On September 11, 2012, Islamist militants attacked U.S. complexes in Benghazi, Libya. Ambassador Chris Stevens was killed, the first U.S. Ambassador killed in the line of duty since 1979. Three other men were killed and 10 were injured.
The media immediately turned it into a political story, focusing more anger on Mitt Romney’s comments about the administration’s blaming of a YouTube video critical of Islam than determining the facts of the attack itself. Many in the media thought it fine that President Obama jetted off to a high-dollar fundraiser before the bodies cooled. When various high-level government officials blamed either a YouTube video critical of Islam — or our laws protecting free speech, it didn’t generate much controversy among big media.
The media tended to parrot White House talking points about the attack even years later. So even though everyone with knowledge of the scene in Benghazi knew otherwise, the New York Times was claiming until Friday — just this past Friday — that al Qaeda had nothing to do with the attack on Benghazi.
Really. Less than one year ago, the New York Times ran one of its massive “projects” — Pulitzer Prize attempts, basically — around the following claim:
Months of investigation by The New York Times, centered on extensive interviews with Libyans in Benghazi who had direct knowledge of the attack there and its context, turned up no evidence that Al Qaeda or other international terrorist groups had any role in the assault. The attack was led, instead, by fighters who had benefited directly from NATO’s extensive air power and logistics support during the uprising against Colonel Qaddafi. And contrary to claims by some members of Congress, it was fueled in large part by anger at an American-made video denigrating Islam.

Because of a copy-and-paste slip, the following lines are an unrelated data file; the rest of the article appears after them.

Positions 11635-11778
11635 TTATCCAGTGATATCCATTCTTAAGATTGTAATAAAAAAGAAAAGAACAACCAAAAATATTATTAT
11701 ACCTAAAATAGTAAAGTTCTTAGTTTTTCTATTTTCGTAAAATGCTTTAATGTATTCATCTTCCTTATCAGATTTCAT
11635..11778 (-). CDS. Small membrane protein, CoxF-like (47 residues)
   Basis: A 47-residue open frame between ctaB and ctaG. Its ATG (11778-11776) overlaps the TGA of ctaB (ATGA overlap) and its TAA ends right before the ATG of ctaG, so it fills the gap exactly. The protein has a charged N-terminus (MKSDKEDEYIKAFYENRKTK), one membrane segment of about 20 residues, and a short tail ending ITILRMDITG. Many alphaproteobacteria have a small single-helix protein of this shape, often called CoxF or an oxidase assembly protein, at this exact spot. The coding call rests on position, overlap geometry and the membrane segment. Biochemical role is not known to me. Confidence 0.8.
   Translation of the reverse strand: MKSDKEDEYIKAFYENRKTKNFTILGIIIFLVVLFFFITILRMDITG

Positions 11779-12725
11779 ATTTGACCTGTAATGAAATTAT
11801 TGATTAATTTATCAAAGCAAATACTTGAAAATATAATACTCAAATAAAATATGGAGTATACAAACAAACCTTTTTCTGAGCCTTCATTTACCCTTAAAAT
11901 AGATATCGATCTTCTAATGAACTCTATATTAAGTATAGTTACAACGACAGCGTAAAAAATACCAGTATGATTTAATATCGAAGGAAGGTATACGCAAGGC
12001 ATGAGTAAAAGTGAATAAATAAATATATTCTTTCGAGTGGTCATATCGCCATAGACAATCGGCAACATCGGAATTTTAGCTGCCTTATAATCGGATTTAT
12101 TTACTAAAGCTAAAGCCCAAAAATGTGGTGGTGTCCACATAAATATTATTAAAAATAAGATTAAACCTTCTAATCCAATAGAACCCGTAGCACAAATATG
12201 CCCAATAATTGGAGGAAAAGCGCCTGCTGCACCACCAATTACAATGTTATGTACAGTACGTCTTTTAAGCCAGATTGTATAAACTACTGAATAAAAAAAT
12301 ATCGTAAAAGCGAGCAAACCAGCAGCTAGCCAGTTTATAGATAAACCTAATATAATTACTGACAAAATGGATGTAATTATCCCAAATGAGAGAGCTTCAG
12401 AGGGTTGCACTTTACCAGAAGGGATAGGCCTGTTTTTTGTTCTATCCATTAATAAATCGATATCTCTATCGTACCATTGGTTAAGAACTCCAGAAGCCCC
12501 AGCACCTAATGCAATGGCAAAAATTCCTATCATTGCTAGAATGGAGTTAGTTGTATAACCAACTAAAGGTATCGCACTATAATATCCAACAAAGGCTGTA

If there’s something true in that pile of horse manure, you’ll have to point it out. Within days this was thoroughly debunked by those in the know (albeit highlighted by media outlets such as CNN). But just this past Friday afternoon, the House Permanent Select Committee on Intelligence released “the definitive House statement on the Intelligence Community’s activities before, during and after the tragic events that caused the deaths of four brave Americans” in Benghazi. We’ll look through all the flaws with this report (.pdf) here soon, but first we need to talk about the media reaction to same.
Things seemed to kind of get going with this tweet at 5:47 PM:
Now that's what I call a Friday news dump. http://t.co/Ln5QzZum81 pic.twitter.com/ieeIGxukNo
— Amanda Wills (@AmandaWills) November 21, 2014
The report and its appendices are hundreds of pages long. And I’d argue that the executive summary of the report is not well supported by the contents. It took me several hours to read and research it on Saturday and Sunday and I’m not even done with all the appendices. But let’s look at how journalists and media outlets responded:
What *ought* to happen now: audiences of conservative sites express anger at being misled about Benghazi for so long.
— Conor Friedersdorf (@conor64) November 22, 2014
GOP should be ashamed.
— Ron Fournier (@ron_fournier) November 21, 2014
Biggest abuse of power regarding Benghazi turns out to be media huffing and puffing about it for years.
— Nicholas Kristof (@NickKristof) November 21, 2014
Another #Benghazi investigation blows up in Republicans' faces as their own conspiracy theories are debunked http://t.co/wS7cn4CeLO
— HuffPost (@HuffPost) November 21, 2014
Solyndra! Solyndra! Solyndra!
OK Solyndra wasn't really a scandal but
Benghazi! Benghazi! Benghazi!
OK Benghazi wasn't really a scandal but
— Michael Grunwald (@MikeGrunwald) November 21, 2014
Do you sense a pattern here? The groupthinkers got to the keyboards and pounded out surprisingly similar headlines, whether they were from far-left partisan groups or just the typically left-leaning (in some cases left-careening) big media: